Rural areas routinely get short shrift when it comes to transportation funding in the U.S. Between 2009 and 2015, they received about 37% of federal highway funds—even though 71% of public roads are in rural areas.
While the justification for this makes sense (fewer people live in rural areas, and rural roads see less traffic), the result is roads that are not just ill-maintained but lacking in basic safety measures like lighting, warning signage, and guard rails. Accordingly, rural roads have a fatal crash rate that is over twice the rate of urban roads.
The good news is the federal government is taking steps to address this chronic underinvestment, primarily by creating and expanding competitive grant programs aimed at rural communities, as well as reducing (and in some cases, eliminating) the ‘matching requirement’ that communities must contribute to receive funding.
Searching for funding opportunities for your next rural road project? Here’s some of our favorites—including one that’s currently accepting applications!
Highway Safety Improvement Program (HSIP) – link
One of the largest and most flexible federal programs, HSIP funds can be used for everything from repaving state and country roads to urban pedestrian safety projects. It can also be used for rural road improvements, in fact requiring that states that have seen increases in rural road fatalities to obligate funds to this purpose under the High Risk Rural Road Special Rule.
HSIP is a formula grant program, meaning that it is not awarded on a competitive basis, and is instead allocated to states based on federal states, tribal organizations, and transit agencies based on formulas set out by Congress. You can find your state’s annual HSIP amount here.
Rural Surface Transportation Grant Program (RST) – link
As the name indicates, this program provides grants to state and regional planning organizations, local governments, and Tribal governments (or a combination thereof) to expand surface transportation infrastructure in rural areas. It can—and has!—been used to resurface roads, build bridges, fund transit services, and update signage on a wide variety of rural roads.
Strengthening Mobility and Revolutionizing Transportation Grant Program (SMART) – link
A new program established under the Bipartisan Infrastructure Law (BIL), SMART grants are awarded to eligible public sector agencies (states, Tribal governments, transit agencies, toll authorities, and metropolitan planning organizations) to conduct demonstration projects focused on advancing smart community technologies and systems to improve transportation safety and efficiency. The last round of funding (2022) awarded grants to a variety of rural projects, including public transit and multi-modal.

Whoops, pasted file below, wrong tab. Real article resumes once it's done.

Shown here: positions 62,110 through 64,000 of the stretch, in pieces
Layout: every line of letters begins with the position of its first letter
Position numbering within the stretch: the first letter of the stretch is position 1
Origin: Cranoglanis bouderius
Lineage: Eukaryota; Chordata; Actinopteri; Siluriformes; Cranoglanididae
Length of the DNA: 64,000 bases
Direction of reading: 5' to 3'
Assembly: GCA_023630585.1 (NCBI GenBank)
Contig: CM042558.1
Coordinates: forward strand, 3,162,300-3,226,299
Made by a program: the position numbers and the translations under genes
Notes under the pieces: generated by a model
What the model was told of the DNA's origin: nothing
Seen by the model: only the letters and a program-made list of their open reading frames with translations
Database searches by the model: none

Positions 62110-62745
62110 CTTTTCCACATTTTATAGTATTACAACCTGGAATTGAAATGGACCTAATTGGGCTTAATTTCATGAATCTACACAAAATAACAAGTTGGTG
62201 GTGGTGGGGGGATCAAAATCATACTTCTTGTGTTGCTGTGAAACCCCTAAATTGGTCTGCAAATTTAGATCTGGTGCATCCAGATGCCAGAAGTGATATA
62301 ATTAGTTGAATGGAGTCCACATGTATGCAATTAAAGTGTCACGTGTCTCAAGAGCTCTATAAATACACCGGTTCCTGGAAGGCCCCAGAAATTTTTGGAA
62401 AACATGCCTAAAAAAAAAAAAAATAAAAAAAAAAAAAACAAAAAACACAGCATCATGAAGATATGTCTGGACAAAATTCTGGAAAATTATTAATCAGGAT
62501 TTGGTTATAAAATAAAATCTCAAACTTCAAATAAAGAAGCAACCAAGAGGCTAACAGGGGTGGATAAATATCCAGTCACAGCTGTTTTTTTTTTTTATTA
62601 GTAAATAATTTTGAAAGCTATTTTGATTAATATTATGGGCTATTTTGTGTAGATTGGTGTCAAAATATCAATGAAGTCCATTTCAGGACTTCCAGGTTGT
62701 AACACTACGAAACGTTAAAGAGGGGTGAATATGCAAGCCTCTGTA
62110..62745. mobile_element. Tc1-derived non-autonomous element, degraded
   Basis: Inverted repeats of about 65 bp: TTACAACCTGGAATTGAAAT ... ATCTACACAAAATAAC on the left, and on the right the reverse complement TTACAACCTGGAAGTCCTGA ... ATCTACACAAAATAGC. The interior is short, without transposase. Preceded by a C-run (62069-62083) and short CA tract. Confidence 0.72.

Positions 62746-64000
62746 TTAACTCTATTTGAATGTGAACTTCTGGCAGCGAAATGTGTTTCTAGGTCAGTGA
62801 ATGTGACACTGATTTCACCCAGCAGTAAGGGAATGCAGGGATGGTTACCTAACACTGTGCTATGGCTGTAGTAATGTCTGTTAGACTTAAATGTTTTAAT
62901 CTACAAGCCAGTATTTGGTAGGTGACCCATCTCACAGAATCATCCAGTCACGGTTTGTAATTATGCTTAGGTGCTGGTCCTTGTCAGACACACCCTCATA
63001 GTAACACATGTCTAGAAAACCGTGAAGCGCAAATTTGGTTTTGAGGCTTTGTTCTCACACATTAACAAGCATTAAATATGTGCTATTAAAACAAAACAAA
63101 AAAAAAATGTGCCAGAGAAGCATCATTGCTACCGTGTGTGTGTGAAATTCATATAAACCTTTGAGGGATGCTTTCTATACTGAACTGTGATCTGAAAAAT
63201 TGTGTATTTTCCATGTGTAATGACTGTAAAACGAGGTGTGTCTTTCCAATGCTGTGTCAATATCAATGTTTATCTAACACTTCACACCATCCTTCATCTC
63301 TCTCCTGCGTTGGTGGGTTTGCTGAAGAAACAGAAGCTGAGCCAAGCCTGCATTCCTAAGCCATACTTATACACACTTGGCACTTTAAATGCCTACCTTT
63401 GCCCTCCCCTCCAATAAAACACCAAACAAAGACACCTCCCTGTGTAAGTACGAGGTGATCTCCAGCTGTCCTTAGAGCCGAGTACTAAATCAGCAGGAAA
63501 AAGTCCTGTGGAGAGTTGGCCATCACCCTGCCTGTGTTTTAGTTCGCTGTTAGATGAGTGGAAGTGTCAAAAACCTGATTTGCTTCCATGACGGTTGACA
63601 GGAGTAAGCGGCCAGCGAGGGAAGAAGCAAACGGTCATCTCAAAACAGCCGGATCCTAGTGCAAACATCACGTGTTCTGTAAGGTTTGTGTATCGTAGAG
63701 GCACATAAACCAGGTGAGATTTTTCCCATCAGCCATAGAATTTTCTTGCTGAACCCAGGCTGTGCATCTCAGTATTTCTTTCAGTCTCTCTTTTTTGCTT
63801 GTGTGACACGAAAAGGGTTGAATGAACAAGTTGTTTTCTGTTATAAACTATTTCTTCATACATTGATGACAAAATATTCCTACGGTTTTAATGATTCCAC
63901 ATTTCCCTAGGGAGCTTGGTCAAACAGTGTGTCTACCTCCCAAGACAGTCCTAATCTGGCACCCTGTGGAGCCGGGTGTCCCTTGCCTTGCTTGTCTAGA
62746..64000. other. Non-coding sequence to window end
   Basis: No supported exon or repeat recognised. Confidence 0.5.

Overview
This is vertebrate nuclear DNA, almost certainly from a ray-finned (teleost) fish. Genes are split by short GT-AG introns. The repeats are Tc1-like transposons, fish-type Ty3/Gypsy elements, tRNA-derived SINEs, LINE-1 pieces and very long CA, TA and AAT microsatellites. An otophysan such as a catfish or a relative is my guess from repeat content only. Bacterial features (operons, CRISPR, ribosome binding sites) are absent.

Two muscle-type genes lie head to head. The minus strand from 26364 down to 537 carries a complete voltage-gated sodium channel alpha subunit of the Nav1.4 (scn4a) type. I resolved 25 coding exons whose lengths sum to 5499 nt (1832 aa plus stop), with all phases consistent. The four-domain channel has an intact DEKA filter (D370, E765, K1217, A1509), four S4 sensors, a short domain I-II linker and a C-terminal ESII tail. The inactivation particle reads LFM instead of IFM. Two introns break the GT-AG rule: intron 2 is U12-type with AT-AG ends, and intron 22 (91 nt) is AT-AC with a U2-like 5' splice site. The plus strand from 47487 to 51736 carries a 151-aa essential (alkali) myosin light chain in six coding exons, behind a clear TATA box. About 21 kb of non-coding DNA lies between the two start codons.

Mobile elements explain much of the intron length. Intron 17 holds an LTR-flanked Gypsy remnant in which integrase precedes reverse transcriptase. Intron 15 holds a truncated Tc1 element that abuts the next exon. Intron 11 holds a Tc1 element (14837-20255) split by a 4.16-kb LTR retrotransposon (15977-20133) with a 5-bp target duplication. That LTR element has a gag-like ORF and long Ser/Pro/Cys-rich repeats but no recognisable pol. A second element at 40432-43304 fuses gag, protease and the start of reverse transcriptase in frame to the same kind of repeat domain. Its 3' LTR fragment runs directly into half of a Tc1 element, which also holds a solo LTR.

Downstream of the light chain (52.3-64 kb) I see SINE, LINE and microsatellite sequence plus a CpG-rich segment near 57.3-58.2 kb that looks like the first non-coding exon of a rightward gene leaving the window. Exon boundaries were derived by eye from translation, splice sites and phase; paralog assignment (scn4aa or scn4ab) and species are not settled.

Rebuilding America’s Infrastructure with Sustainability and Equity (RAISE) – link
Previously known as the BUILD (and TIGER) grant, RAISE was renamed and expanded under the BIL and now provides around $2 million a year to eligible infrastructure projects. Notably, half of the funding is now earmarked for rural areas, and in 2023, it funded everything from rural road resurfacing to bridge replacement to shared-use pathways. Additionally, 70% of the grants went to projects in regions defined as an Area of Persistent Poverty or Historically Disadvantaged Community.
Thriving Communities Program – Closes Nov. 15, 2023 – link
Another new program created by the BIL, the Thriving Communities Program is designed to help disadvantaged and under-resourced communities access the technical assistance, planning, and capacity building required to compete for other federal infrastructure grant programs. Compared to other programs, Thriving Communities’ application is remarkably straightforward: submit a Letter of Interest (which is really more of an online form) describing your transportation goals and priorities. One of the three funding categories is reserved for ‘Tribal and rural communities’.
- Rural safety solutions digital brochure (Carmanah)
- Rural funding opportunities (USDOT)
- Rural eligibility (FHWA)
- Ways local governments can make their federal match (NLC)